Fundraiser blundered over $10,000 donation, says TD
Fundraiser Des Richardson breached procedures when he failed to lodge the $10,000 cash donation he got from British businessman Norman Turner, Fianna Fail's former financial controller Sean Fleming said yesterday.
Mr Fleming, now a TD for Laois Offaly, told the Mahon Tribunal that Mr Richardson should have banked the cash when he got it.
Mr Richardson has already told the planning inquiry that he converted the dollars to IR£6,780 and used the money to pay a bill for prizes for a golf tournament.
But Mr Fleming said that wasn't the way to go about it. Mr Richardson should have lodged the cash immediately and if he had to pay expenses to a company, that bill should have been sent directly to party headquarters.
Mr Turner was most anxious his donation to the party should remain anonymous and didn't want a receipt or an acknowledgement of his generous gift. That was fine, Mr Fleming told the tribunal, but Des Richardson still should have lodged the money when he got it. Mr Fleming, who has been a TD since 1997, said the first he knew about the Norman Turner donation was when Mr Richardson gave evidence to the tribunal last November.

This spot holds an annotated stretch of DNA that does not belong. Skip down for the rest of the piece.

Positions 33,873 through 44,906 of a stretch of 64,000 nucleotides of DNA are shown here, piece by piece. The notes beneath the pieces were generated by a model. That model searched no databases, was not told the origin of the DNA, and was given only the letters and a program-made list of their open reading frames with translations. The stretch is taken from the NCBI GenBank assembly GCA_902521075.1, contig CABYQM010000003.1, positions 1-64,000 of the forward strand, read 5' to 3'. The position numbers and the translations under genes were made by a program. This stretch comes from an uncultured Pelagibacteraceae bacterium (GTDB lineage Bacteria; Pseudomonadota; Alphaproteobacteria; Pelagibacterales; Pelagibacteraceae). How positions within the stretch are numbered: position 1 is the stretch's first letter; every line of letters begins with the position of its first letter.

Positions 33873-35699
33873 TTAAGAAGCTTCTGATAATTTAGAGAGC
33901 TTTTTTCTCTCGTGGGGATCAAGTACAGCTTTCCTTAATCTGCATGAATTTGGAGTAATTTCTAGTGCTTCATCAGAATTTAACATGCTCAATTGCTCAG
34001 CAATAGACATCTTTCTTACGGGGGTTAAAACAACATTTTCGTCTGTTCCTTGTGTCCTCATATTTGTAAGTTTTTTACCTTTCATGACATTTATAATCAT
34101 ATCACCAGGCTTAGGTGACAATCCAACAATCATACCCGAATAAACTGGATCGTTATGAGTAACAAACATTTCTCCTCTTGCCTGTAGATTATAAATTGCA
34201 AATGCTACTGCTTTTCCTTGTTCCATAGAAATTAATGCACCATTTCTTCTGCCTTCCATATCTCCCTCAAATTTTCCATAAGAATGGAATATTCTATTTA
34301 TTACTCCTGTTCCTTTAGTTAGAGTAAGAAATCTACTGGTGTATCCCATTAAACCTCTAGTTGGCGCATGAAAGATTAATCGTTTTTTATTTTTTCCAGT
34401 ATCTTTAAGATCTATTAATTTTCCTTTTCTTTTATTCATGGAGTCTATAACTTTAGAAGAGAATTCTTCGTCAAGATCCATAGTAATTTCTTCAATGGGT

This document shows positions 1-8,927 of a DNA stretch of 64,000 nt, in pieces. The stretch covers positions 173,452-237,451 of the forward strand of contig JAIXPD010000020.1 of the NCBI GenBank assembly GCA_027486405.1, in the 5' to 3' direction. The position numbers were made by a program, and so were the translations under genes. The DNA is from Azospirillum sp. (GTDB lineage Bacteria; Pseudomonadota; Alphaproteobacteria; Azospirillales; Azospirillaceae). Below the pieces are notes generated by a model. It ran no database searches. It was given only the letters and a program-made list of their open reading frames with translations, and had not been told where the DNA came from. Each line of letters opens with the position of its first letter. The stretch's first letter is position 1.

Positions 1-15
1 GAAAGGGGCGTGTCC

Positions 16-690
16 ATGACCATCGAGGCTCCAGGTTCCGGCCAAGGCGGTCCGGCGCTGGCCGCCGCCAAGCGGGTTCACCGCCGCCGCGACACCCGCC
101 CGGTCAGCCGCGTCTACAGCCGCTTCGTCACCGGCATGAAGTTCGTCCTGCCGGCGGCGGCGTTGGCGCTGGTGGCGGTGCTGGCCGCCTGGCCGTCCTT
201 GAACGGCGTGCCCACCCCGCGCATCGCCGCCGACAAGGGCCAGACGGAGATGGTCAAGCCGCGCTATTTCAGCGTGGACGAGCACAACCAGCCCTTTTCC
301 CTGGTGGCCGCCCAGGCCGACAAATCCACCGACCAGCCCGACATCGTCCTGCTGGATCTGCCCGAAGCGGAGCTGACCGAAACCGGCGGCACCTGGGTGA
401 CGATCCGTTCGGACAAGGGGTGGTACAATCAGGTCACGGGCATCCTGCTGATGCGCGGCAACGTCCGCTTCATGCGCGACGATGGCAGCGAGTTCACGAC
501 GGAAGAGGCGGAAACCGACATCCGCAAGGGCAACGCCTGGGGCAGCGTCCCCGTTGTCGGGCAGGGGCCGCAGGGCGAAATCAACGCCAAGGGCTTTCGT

When Mr Richardson finished up as chief fundraiser for Fianna Fail in 1999 he sent files back to party headquarters, including a handwritten note about the details of the Turner donation.
That, said Mr Fleming, was not Mr Richardson's usual practice. He normally sent lists of donations with the lodgment numbers beside them.
Mr Fleming said Mr Richardson never told him about the Turner donation.
The Turner donation was made in May 1994, but it was five years later, when Mr Richardson sent his files to party HQ, that the handwritten note about the donation was found.
Mr Fleming said that when Mr Richardson was appointed chief fundraiser for the party, he was given pre-printed lodgment dockets for an account which was set up in the Bank of Ireland, Baggot Street.
The party already had debts with another bank and the BOI account was for monies received from fundraising.
He added that when Mr Richardson set up his fundraising office in the Berkeley Court hotel he was given a small cash float -- the proceeds of a fund raising event -- to pay for start-up costs for the office.
"This was a once-off," Mr Fleming said.